Barenbrug is a global grass breeder which produces a range of seed varieties for a wide number of applications, including sports turf. Developing these varieties is a long and exhaustive process and invariably it can take anywhere up to 15 years (or longer) to bring a new grass cultivar to the market.
This article will examine that process and highlight the stages of the process and the many considerations that go into ultimately selecting what is hoped will be the best variety for the end user. For the purposes of illustrating some of the stages, we will use the recently released perennial ryegrass variety Barolympic as an example. As mentioned, the ‘story of grass’ is a minimum 15-year process, the main stages of which are;
- Years 1-3 – Crossing: Crossing parent plants and offspring to produce F1 and F2 generations;
- Years 4-6 – Selection: Field assessments for desired characteristics, selection of best new material;
- Year 7 – Isolation: Production of new synthetic lines from clonal selections;
- Years 8-10 – Private trials: Multiple trials across multiple seasons in potential market locations;
- Year 11 – Multiplication: Harvest of ‘Breeder’s seed’ of best synthetic lines. (Note: All stages to this point occur within dedicated breeding stations, which in the case of Barenbrug are located in the US, France and The Netherlands);
- Years 12-15 – Official trials: Breeder’s seed sent for official independent trials (e.g.; ANTEP) and governmental testing;
- Year 16 – Registration and certified production: Once registered, seed is sown for harvest and commercial use.
The first seven years of a variety’s development involve traditional plant breeding techniques. In years 1-3 initial crosses are made, typically between plants of an existing cultivar and plants isolated from the wild or a particular environment of interest (e.g.: high wear, drought). The breeder will have a broad goal at this stage – perhaps to improve seed yield whilst retaining the turf quality of the existing variety.
Years 1-3 are often the ‘discovery’ phase when dealing with materials collected from the wild. It’s the ‘What do I have?’ phase before moving on to years 4-6 where the breeders will ask themselves ‘How do I intend to cross things and what do I intend to make?’ Incidentally, the initial cross is not as important as some might think, rather it is the selection process that delivers the end result.
Years 4-6 involve the laborious, yet critical, selection process of the original cross progeny. From the original cross you are looking at somewhere in the vicinity of 10,000 progenies with the next step to whittle that down to about 500. Breeders will sow out one seed/one plant in a large nursery and have a look at what the individual plants look like. Left unmown, the plants are scrutinised for a broad range of characteristics, removing those with weaknesses to disease, heat, cold etc. as well as those that are too open in growth habit. Only the very best are selected to continue on the journey.
After initial selection, the individual plants that make it through are then planted out again in a turf trial situation. The plants are mown at around 20mm and basic aspects such as turf quality, density, fineness, disease tolerance and persistence start to be examined. Seed yield will also start to come into the equation as well (typically the finer and denser varieties having lower yield potential). From the initial 10,000 plants, by the end of this three-year selection process there may be as few as a dozen plants remaining. Interestingly enough, the gain due to selection increases the stronger you get with your selection. For example, if you keep the best 5 per cent, you make a little bit of genetic gain, but if you keep the best 1 per cent you actually make more genetic gain.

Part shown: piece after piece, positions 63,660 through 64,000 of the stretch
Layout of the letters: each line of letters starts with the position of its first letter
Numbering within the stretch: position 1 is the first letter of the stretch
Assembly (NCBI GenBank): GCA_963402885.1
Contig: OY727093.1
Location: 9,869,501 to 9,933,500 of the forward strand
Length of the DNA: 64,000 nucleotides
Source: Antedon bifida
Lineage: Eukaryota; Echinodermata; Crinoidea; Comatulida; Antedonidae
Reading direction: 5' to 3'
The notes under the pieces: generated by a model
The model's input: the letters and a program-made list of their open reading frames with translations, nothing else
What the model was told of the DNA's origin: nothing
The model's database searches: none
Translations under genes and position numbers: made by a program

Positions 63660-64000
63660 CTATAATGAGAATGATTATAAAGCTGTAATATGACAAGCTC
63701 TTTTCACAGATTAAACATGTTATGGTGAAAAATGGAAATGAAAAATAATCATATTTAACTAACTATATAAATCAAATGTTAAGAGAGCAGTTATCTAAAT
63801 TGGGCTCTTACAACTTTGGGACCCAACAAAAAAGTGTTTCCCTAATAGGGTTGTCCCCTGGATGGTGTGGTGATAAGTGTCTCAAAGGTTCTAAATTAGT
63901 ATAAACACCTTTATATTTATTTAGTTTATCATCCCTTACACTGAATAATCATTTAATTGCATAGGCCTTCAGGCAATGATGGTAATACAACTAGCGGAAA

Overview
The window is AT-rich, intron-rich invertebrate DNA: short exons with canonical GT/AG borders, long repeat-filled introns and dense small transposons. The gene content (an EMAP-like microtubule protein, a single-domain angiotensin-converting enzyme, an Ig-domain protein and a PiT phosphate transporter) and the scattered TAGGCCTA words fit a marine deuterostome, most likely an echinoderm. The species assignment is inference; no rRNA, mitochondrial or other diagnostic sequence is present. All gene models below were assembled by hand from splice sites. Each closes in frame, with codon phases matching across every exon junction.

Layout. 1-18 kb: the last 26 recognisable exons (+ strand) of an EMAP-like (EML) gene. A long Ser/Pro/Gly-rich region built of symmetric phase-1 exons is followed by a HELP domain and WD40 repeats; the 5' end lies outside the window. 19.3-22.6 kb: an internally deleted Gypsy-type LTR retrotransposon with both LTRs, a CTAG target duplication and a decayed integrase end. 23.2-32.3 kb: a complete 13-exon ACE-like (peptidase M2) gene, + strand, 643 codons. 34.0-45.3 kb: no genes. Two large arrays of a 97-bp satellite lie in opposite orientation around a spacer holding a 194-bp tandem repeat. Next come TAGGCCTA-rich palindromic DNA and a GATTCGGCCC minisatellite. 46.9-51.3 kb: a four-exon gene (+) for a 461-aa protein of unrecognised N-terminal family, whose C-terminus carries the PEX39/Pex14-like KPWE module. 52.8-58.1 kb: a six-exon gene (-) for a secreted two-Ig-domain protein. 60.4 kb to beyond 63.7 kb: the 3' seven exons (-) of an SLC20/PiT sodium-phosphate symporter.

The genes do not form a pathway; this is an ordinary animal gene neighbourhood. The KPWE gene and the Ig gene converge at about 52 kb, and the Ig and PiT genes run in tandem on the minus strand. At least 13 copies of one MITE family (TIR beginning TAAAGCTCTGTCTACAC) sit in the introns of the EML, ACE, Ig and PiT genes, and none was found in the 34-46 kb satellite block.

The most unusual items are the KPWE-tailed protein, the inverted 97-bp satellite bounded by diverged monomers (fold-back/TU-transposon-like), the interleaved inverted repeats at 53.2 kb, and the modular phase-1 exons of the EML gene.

Years 4-6 involve the laborious and critical selection process. Those exhibiting any weaknesses are killed off. From the initial 10,000 plants generated in the first phase, by the end of the selection process there may be as few as a dozen plants remaining.
Year 7 is when it starts to get a little more interesting, with the surviving plants grouped together based on similarities. They are first cloned and then planted out (typically in groups of six clones) and assessed for yield, heading date, fineness, colour etc. and then grouped together in similar profiles. These are then isolated from the others (they are planted in maize fields) and allowed to cross-pollinate within their group. The resulting ‘synthetic line’ is the basis for a new cultivar. It is important to remember that a cultivar always exists as a population of genetically different individuals that are very similar (but not identical) to one another. The process of isolation at the breeding stage is the foundation of this fact. It is an exhaustive process to get to this stage and in the case of Barolympic, after seven years work only 500grams of seed existed – a scary thought for business managers!
In year 7, the surviving plants are grouped together based on similarities. They are then isolated from others and allowed to crosspollinate within their group. The resulting ‘synthetic line’ is the basis for a new cultivar.
In years 8-10, new synthetic lines are tested in a turf situation by the breeding department against other elite lines and existing cultivars from Barenbrug’s and competitors’ global breeding programmes to determine whether it is good enough to go to market. This will happen at multiple locations depending on the target markets for the breeding material in question. For perennial ryegrass, synthetic lines will be tested under simulated wear/traffic and at a low mowing height (10mm normally) as two basic stress factors. A breeder may also wish to include a range of other trials or laboratory testing at this stage, for example tolerance to a particular turfgrass disease.